Overall, 22 of 29 (76 %) fractures healed, 12 of 13 (92 %) of the early diagnosed group, and 10 of 16 (63 %) of the late diagnosed group (P = 0.06). According to fracture location, 9 of 11 (82 %) proximal pole, 12 of 17 (71 %) of waist, and 1 of 1 (100 %) distal pole fractures healed. This difference was not statistically significant. Figs. 2, 3, 4, 5, 6, 7, and 8 show serial X-rays and CT scans of some of the fractures which healed following the LIPUS treatment.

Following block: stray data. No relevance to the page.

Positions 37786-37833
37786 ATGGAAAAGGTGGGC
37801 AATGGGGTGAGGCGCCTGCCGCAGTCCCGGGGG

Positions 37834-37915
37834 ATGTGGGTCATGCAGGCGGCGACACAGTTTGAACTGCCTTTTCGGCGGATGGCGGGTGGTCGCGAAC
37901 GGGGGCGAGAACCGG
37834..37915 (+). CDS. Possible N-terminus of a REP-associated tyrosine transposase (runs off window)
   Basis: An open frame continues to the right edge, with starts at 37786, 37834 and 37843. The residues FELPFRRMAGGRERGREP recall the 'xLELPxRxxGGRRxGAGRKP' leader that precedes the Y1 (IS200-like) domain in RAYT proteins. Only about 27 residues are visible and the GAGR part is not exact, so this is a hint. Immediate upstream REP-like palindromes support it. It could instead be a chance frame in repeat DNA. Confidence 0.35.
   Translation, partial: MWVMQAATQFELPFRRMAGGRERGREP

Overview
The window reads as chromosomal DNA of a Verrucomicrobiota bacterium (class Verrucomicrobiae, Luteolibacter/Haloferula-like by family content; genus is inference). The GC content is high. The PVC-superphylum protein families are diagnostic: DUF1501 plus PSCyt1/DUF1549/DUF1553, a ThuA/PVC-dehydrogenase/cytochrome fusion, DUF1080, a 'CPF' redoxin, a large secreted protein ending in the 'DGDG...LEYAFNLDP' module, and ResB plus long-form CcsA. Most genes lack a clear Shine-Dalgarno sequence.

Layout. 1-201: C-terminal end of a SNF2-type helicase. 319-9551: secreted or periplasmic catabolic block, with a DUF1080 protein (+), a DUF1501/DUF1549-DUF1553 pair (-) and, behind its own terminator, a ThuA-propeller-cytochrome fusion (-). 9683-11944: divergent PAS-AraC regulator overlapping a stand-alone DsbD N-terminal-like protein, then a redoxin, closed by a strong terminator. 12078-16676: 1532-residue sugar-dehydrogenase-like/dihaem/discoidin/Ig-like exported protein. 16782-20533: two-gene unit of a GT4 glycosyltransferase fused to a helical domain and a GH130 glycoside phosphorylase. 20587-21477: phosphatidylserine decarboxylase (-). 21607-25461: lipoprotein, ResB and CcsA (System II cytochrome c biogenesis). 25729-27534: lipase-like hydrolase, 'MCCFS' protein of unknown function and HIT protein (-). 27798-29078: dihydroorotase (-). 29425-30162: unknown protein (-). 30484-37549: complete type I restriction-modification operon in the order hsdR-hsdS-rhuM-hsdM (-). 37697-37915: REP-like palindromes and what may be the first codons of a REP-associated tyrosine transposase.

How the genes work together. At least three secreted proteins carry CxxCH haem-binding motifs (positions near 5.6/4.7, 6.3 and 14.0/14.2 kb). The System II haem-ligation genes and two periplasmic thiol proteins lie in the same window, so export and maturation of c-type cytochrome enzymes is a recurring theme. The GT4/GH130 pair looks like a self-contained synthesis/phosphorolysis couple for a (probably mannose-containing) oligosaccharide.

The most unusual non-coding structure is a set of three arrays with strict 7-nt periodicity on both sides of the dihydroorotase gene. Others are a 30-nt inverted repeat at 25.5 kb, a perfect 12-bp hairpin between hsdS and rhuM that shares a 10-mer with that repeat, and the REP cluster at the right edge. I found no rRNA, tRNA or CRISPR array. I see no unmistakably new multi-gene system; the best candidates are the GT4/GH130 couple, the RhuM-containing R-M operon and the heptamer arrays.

The first report describing the stimulation of bone formation using ultrasound waves was published by Maintz  in 1950. This report showed that, although ultrasound at high intensities caused thermal damage, lower doses led to new periosteal bone formation after radius osteotomy in rabbits. LIPUS has minimal thermal effects due to its low intensity . Xavier and Duarte  were the first to report the successful use of LIPUS for human fractures. Subsequently, several reports demonstrated the positive influence of LIPUS on fracture healing, whereas other studies did not support its effectiveness. Bashardoust Tajali  published a systematic review and meta-analysis regarding the effects of LIPUS therapy on fracture healing. They reviewed 23 studies that used LIPUS stimulation on a variety of bone injuries. Interestingly, similar ultrasound parameters consisting of 20 min of daily LIPUS signal were used by all investigators. They identified that LIPUS therapy stimulates radiographic bone healing in fresh fractures but for delayed unions and nonunion evidence in favor of LIPUS effectiveness was weak .